Condensation Reaction

∞ generated and posted on 2016.12.21 ∞

Combining of two compounds into a single compound that occurs in association with the loss of a small molecule between them.

In dehydration synthesis the small molecule that is lost is water and this is the most biologically relevant of condensation reactions. See also synthesis reaction.

Figure legend: Shown is the opposing chemical reaction going from top to bottom (dehydration synthesis, a.k.a., condensation reaction). Hydrolysis instead is shown going from bottom to top. Note the insertion of the water molecule into the central bond between subunits, also known as moieties at this point, such as in amino acid moiety.

Strictly you should view condensation reactions as reducing, that is, "condensing" the number of components over the course of a chemical reaction, though with the caveat that the number of chemical players does not actually decline in number, i.e., A-X + Y-B → A-B + X-Y strictly stays the same number-wise. Note that X-Y here is the small molecule that has been lost and that in a dehydration synthesis reaction -X could be equivalent to -OH and -Y the equivalent of -H.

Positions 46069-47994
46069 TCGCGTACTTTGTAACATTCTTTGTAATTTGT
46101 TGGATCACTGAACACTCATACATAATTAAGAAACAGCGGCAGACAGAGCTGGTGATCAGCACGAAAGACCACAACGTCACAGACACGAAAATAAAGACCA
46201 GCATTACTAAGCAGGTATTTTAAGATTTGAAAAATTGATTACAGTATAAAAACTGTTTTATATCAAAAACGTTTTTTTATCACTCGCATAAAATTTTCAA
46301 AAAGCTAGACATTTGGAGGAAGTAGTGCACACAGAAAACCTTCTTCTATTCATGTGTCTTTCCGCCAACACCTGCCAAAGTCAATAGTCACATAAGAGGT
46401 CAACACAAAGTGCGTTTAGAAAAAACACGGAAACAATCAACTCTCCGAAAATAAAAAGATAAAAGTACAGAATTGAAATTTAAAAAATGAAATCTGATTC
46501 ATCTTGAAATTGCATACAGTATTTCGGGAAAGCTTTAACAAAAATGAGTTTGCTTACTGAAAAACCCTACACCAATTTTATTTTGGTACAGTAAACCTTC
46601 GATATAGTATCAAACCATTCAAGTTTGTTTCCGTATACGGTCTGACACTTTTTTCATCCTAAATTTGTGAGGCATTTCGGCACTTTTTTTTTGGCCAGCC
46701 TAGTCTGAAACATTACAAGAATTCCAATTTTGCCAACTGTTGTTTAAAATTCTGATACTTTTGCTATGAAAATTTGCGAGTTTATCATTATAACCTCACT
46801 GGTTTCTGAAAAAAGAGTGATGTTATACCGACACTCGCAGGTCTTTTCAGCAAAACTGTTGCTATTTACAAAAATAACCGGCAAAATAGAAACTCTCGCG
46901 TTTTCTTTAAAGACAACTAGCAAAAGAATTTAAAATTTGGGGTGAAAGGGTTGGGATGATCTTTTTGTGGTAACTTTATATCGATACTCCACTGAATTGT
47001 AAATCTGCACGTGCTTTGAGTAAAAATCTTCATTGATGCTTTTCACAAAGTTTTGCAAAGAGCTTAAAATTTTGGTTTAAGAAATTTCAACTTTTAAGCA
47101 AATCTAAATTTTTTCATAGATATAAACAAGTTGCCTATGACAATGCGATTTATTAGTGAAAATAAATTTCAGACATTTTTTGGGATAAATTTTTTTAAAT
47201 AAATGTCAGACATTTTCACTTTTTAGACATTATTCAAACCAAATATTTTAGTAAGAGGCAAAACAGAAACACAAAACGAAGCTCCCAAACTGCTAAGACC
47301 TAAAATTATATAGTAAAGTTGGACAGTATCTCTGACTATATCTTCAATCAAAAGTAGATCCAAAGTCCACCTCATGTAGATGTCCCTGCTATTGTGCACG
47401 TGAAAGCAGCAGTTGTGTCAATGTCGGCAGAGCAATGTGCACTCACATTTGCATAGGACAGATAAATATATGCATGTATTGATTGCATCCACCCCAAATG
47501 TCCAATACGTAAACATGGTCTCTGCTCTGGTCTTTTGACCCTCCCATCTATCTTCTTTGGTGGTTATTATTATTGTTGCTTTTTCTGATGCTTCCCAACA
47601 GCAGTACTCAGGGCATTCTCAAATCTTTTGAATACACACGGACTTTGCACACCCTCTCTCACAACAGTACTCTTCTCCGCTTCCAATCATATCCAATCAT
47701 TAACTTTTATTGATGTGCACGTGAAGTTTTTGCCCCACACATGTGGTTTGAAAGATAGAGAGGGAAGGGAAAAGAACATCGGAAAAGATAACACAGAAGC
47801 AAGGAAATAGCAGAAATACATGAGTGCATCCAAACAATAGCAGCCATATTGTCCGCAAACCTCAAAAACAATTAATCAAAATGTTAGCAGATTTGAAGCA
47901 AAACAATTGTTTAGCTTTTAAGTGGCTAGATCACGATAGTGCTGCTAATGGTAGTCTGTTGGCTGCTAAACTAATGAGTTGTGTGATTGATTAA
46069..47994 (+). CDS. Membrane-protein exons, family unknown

Alternatively, and not necessarily how a chemist would strive to memorize this, you could consider the condensation of two reactants into a single compound as resulting in water "condensing" out of the two reactants. This does not strictly result in condensation as in the "sweating" of a cold drink on a humid day. Nonetheless, such a condensation reaction would serve to increase water concentrations which, if in vapor form and sufficiently abundant, could lead to such condensation. Just keep in mind, however, that this description should be used as mnemonic rather than as a literal description of "condensation" as it occurs during all condensation reactions.